Campus Spotlight, Student Life

A sm(ART) way to combat stress

In response to the overwhelming amount of stress students face in the final weeks of the semester, the McGill Students’ Chapter of hosted a Paint Party on March 29. The organization, a Canada-wide charity that works to empower and train youth leaders to combat the stigma surrounding mental health, planned the event to create a space for students to relax and engage in a creative activity that stimulates the brain and promotes self care. By the event’s conclusion, participants had painted a mural which will be displayed in the Education Building.

Several students gathered in the McGill Art Hive, where facilitators distributed large pieces of paper for individuals to paint images they associated with positive mental health. Some depicted flowers and landscapes, while others wrote quotes or words that empower them. The facilitators hoped that, once displayed, the painting would encourage those who see the mural displayed on campus to reflect on their own self-care practice and find inspiration in the quotes on the wall.

“It isn’t just about getting the best grades,” Jennifer Ower, U3 Arts, said. “It’s about making sure you are a happy and healthy person first, before you’re a good student. The conversations that start today, as well as the ones that will come about after we hang the mural, will be important, because [at we] are all about having those conversations, even if it’s hard to start.”

Julia Caddy, U1 Arts, and Ower are co-vice presidents outreach for McGill’s chapter and were the organizers of the paint party. Their goal was to promote mental health awareness and introduce students to the McGill Art Hive, a free space in the Education Library that gives students access to a quiet space with a variety of art supplies.

“So many students don’t know about this space,” Ower said. “People often think if they want to do art therapy they need to buy all the supplies and find a place where they can do it. This is here, it’s free […] and such a great space.”

Research has found art therapy to be beneficial to most people, as it promotes self-expression, independence, and can allow for one to non-verbally convey emotions. Additionally, those who partake in art therapy often find that it helps build self-confidence and improves communication skills. With these benefits in mind, the staff encouraged participants who previously did not know one another to gather to share their ideas and create one collective mural by combining their smaller, individual works. The team believes this practice is beneficial in more ways than one.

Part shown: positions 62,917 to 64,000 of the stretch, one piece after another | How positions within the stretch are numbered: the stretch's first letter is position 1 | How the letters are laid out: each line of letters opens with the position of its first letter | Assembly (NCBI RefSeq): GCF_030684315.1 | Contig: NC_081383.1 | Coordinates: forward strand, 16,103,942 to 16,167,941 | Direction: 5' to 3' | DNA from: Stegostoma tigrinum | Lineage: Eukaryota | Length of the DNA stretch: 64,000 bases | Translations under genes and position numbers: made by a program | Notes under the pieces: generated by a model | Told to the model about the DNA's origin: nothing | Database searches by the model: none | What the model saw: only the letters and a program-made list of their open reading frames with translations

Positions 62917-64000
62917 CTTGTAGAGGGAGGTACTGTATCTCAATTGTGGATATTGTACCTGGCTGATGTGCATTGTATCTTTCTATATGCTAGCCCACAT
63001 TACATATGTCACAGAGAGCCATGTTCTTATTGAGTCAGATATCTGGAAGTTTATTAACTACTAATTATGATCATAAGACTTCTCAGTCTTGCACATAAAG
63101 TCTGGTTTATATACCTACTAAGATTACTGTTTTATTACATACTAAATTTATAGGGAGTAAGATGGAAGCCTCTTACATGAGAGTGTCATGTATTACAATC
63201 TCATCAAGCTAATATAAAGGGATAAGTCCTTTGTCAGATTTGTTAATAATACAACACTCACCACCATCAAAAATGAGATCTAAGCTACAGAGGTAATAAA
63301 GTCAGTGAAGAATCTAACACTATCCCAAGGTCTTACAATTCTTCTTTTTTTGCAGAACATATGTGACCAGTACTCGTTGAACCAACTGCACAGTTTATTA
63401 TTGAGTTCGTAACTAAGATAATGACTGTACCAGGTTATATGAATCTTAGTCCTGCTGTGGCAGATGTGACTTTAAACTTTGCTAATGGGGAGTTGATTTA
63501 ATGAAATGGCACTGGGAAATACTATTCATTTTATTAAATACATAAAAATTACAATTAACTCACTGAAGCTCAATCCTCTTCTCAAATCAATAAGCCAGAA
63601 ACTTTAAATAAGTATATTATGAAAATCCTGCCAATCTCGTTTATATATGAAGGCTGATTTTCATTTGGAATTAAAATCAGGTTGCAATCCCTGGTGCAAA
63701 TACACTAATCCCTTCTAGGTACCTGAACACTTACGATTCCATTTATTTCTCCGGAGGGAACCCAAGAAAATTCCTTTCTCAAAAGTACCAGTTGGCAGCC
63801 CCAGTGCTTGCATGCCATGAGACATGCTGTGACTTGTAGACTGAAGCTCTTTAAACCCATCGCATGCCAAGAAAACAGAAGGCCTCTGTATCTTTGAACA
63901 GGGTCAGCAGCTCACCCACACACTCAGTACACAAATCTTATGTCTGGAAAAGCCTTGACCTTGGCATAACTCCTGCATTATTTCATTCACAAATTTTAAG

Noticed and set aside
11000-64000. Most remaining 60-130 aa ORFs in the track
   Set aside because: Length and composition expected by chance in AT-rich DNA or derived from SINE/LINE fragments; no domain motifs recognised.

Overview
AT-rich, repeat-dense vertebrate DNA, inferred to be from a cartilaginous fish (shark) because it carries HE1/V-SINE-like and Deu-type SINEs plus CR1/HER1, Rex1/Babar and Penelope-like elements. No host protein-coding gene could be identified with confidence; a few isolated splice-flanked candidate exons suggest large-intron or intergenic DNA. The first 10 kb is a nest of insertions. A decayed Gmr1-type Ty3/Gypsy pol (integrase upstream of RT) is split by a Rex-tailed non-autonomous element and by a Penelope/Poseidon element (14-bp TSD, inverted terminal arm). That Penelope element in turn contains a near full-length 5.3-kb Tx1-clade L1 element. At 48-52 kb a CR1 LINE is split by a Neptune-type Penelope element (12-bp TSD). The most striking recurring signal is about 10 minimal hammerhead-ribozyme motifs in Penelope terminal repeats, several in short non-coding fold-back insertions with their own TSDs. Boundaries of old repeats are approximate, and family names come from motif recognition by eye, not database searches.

“[Creating] art is such an easy way to practice self-care,” Caddy said. “If we can provide the supplies, it’s the kind of thing where you can just drop in, take your time, and express yourself both by talking to the people around you and by creating art. So, to us, it’s the perfect combination of self-care [and] thinking and talking about wellness but also relaxing and doing something fun.”

During the event, students painted while enjoying free snacks, listening to music, and getting to know their peers. While creating their work, participants discussed plans after university and popular television stars. Caddy and Ower sat and painted alongside the attendees and spoke to the group about their work within and their goals moving forward.

“Our hope is to create a space where students can come to take a break and also be productive because they’re focusing on their wellness which, arguably, is the most productive thing you can do this time of year,” Caddy said.

By the end of the night, organizers strung the colourful designs together to create a larger mural to be hung in the Art Hive, and, hopefully, spark conversations about mental health and wellbeing.

[contact-form][contact-field label=”Name” type=”name” required=”true” /][contact-field label=”Email” type=”email” required=”true” /][contact-field label=”Website” type=”url” /][contact-field label=”Message” type=”textarea” /][/contact-form]

Share this:

One Comment

  1. brenda sharpe

    Just a note – the term Art Therapy quite specifically relates to work done with a trained art therapist, like work done with a psychologist or counsellor. What is described here is Art as Therapy. It can be useful and important, but it is not art therapy.

Leave a Comment

Your email address will not be published.


Read the latest issue